This highly fictionalized film traces the life of tenor Enrico Caruso (1873-1921). He loves Musetta, in his home town of Naples, and then Dorothy, the daughter of one of the Metropolitan ...
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This highly fictionalized film traces the life of tenor Enrico Caruso (1873-1921). He loves Musetta, in his home town of Naples, and then Dorothy, the daughter of one of the Metropolitan Opera's patrons. Caruso is unacceptable to both women's fathers: to one, because he sings; to Dorothy's, because he is a peasant. To New York patricians, Caruso is short, barrel chested, loud, emotional, unrefined. Their appreciation comes slowly. The film depicts Caruso's lament that "the man does not have the voice, the voice has the man": he cannot be places he wants to be, because he must be elsewhere singing, including the day his mother dies. Throughout, Mario Lanza and stars from the Met sing.Written by
Jesse L. Lasky, who served as associate producer on this film, also knew the real Enrico Caruso. In 1918, whilst serving as the head of Famous Players (later Paramount) Studio, Lasky had paid Caruso to star in two silent films, My Cousin (1918) and The Splendid Romance (1919), neither of which was commercially successful. See more »
Opening credits: The events, characters and firms depicted in this photoplay are fictitious. Any similarity to actual persons, living or dead, or to actual firms is purely coincidental. Says it ALL. See more »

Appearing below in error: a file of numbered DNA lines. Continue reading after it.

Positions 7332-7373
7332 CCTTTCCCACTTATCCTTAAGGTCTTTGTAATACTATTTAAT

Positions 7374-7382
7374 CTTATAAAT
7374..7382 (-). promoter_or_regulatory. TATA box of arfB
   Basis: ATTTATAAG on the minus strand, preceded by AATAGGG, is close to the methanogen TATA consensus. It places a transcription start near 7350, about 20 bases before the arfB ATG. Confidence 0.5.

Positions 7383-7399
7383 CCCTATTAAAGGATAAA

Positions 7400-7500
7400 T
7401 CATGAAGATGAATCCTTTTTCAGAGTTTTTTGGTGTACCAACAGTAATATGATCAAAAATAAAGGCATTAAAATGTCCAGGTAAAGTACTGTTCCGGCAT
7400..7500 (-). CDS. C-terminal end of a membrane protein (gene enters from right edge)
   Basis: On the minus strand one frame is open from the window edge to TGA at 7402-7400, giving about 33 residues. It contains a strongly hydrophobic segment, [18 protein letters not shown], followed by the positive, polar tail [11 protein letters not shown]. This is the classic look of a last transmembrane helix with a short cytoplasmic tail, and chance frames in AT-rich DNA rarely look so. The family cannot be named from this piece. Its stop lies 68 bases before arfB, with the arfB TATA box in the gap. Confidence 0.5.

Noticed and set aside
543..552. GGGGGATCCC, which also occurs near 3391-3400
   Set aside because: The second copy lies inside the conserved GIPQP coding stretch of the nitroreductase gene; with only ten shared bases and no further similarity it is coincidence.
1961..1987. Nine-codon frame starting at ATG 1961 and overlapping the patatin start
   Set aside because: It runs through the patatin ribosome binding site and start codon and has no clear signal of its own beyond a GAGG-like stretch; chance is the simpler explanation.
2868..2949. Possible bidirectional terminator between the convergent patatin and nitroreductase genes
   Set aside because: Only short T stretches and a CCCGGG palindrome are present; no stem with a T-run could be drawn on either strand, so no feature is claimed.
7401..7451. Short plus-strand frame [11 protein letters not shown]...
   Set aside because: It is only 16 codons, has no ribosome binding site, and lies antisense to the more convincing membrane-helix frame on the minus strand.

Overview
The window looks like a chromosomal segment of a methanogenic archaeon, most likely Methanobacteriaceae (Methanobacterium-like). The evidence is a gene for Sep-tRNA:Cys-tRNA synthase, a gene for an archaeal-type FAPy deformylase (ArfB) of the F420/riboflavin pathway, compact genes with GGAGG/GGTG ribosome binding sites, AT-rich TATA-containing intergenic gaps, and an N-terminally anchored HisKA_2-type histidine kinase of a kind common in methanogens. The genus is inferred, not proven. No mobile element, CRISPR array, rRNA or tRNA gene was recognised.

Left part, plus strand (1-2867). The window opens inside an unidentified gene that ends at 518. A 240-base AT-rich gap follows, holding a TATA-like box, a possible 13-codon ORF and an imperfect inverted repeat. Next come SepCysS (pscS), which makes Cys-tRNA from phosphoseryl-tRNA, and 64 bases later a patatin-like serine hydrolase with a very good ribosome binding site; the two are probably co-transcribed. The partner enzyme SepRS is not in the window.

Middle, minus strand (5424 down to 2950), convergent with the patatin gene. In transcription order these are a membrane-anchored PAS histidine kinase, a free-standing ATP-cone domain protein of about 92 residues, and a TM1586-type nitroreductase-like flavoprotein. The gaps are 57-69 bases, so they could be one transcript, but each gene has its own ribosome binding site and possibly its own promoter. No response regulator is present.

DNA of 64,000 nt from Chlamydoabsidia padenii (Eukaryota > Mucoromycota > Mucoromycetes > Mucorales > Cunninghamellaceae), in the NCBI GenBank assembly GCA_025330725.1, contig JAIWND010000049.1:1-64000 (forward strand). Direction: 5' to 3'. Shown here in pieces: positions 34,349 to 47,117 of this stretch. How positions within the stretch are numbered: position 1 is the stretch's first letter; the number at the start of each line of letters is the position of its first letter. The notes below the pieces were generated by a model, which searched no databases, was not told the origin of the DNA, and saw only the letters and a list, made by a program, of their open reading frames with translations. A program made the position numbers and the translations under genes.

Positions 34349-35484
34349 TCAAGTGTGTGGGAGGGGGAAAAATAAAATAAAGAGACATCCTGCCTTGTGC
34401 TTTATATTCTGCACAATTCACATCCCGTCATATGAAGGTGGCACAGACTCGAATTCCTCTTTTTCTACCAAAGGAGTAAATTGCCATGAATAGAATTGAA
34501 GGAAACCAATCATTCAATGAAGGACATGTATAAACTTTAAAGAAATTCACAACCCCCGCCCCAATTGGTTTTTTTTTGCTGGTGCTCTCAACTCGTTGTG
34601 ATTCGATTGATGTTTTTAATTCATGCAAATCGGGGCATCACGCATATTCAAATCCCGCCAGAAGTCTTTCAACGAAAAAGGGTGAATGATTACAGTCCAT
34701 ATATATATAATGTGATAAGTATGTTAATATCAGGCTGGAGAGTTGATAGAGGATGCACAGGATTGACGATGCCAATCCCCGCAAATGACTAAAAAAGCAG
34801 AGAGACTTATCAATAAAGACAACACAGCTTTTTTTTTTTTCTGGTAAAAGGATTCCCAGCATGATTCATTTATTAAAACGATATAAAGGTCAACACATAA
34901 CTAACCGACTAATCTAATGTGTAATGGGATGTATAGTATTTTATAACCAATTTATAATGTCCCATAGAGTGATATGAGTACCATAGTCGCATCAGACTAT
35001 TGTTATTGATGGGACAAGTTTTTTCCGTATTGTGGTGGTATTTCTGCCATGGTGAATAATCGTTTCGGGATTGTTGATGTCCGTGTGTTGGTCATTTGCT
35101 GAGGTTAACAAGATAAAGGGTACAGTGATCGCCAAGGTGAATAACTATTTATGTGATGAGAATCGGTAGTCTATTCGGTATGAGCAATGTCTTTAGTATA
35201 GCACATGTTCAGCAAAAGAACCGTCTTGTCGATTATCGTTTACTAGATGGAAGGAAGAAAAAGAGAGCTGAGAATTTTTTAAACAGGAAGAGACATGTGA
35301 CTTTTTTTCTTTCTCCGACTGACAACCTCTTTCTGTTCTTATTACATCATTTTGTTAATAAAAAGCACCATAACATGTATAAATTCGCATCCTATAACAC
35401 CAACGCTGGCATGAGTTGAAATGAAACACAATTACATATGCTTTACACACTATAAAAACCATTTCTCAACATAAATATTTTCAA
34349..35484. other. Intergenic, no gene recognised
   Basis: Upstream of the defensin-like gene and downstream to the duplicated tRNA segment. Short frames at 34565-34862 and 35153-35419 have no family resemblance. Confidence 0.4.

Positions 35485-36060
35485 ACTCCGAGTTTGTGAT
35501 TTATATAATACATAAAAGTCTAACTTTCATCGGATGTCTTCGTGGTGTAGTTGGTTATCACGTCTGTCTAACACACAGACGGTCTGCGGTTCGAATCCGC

Opening credits: The events, characters and firms depicted in this photoplay are fictitious. Any similarity to actual persons, living or dead, or to actual firms is purely coincidental. See more »
Since musicals have both gone out of fashion and are incredibly expensive to make without all the talent needed to make one under contract to a studio, I doubt we will ever get a real life story of Enrico Caruso.
But if everything else was in place it was no accident that no Hollywood studio attempted the task until Metro-Goldwyn-Mayer had Mario Lanza under contract. No one else could have done it, I doubt whether it will ever be tried again.
And why should it. I think Enrico Caruso himself would have been satisfied as to how his singing was portrayed on screen. For his tenor voice was his life, his reason for being on the earth.
To say that liberties were taken with his life is to be modest. Caruso, like the man who portrayed him, was a man of large appetites although with a lot more self discipline. He had numerous relationships with several women and fathered two out of wedlock sons who are not in this film.
His contribution to the recording industry is treated as almost an afterthought. He's shown in a recording studio once late in his life. Actually he started recording right around the turn of the last century and together with Irish tenor John McCormack for RCA Victor made the recording industry what it became.
When Caruso and McCormack were at their heights you had to practically inherit a ticket to see either of them perform live. But a lot of immigrant Italian and Irish families had a phonograph and a record or three of either of these men. It's why both became the legends that they are.
What the film does have is some beautifully staged operatic arias done by Mario Lanza, a taste of what he might have become had he the discipline of a Caruso to stick to opera. The Great Caruso won an Oscar for sound recording and received nominations for costume and set design.
Mario himself helped popularize the film with an RCA Red Seal album of songs from The Great Caruso. Unfortunately due to contractual obligations we couldn't get an actual cast album with Ann Blyth, Dorothy Kirsten, and Jarmila Novotna also.
Though Blyth sang it in the film, Lanza had a big hit recording of The Loveliest Night of the Year further helping to popularize The Great Caruso.
If you're looking for a life of Enrico Caruso, this ain't it. If you are looking for a great artist singing at the height of his career, than you should not miss The Great Caruso.
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